The term “whale” is used to describe an individual or organization that holds a large amount of a particular cryptocurrency. There is no exact cutoff threshold for this definition, but some say a Bitcoin
whale should hold at least 1,000 BTC. A whale may also be defined as a person that has enough coins or tokens to cause a significant impact on the market prices, either by buying or selling large amounts.
Although we often call a wealthy individual a whale, the term can also describe an institution or organization that holds a significant amount of cryptocurrencies, and thus, have the power to move the markets up and down. In the crypto space, examples of such whales include investment groups like Pantera Capital, Fortress Investment Group, and Falcon Global Capital.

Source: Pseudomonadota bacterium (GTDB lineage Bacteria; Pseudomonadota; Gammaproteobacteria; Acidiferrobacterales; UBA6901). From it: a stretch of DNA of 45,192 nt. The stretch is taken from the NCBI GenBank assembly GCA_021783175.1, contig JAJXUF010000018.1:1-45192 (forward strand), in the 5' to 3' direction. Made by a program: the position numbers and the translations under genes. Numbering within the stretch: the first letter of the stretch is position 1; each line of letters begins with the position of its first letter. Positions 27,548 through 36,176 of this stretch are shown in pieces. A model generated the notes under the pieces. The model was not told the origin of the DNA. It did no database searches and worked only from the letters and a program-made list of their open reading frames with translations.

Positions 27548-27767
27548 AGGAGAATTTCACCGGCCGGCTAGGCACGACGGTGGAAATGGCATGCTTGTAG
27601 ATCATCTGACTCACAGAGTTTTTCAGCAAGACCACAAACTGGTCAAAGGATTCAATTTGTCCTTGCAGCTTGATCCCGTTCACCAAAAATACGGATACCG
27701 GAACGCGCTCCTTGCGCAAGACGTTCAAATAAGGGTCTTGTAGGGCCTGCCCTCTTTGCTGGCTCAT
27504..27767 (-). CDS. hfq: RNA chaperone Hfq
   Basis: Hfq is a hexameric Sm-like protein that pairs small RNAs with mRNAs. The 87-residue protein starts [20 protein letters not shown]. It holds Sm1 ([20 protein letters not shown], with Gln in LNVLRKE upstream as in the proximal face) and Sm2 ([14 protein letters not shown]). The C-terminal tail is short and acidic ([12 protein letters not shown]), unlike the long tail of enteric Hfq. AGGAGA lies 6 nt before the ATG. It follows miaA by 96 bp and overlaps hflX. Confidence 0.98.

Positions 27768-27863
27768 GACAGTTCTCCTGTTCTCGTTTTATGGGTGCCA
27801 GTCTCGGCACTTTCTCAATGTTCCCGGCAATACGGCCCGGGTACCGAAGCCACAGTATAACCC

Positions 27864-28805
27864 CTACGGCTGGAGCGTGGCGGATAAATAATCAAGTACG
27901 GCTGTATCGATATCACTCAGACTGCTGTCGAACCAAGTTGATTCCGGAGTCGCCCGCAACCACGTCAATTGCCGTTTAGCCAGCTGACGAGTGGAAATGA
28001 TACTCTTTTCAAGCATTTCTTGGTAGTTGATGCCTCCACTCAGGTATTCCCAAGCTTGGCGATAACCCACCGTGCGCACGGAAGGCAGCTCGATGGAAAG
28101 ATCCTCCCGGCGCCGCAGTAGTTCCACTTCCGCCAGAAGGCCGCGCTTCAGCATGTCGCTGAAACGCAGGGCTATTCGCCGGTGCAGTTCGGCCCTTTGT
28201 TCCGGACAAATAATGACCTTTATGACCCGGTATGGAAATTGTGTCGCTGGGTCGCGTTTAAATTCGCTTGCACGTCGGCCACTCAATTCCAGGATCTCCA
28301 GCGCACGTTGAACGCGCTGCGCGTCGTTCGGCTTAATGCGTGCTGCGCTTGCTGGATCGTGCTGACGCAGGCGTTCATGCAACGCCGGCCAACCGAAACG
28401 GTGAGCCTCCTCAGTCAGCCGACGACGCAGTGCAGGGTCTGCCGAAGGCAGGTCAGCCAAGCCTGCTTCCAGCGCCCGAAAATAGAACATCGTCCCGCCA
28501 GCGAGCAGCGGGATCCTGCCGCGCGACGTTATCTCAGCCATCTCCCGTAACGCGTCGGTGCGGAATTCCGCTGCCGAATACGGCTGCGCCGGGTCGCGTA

In practice, however, most of those big players don’t really trade on conventional cryptocurrency markets, as their large orders could overwhelm the volume available on the order books. Instead, they buy and sell coins off the exchange books, in what is known as Over the Counter (OTC) trading.
When it comes to Proof of Stake (PoS)
blockchains, whales have a considerable influence in on-chain governance processes (more funds at stake gives them more voting power). For these chains, the presence of whales can be both a good sign (in terms of stability) as they have strong incentives to act honestly and help the network grow. On the other hand, having whales controlling the majority of funds can bring a negative effect in regards to power centralization.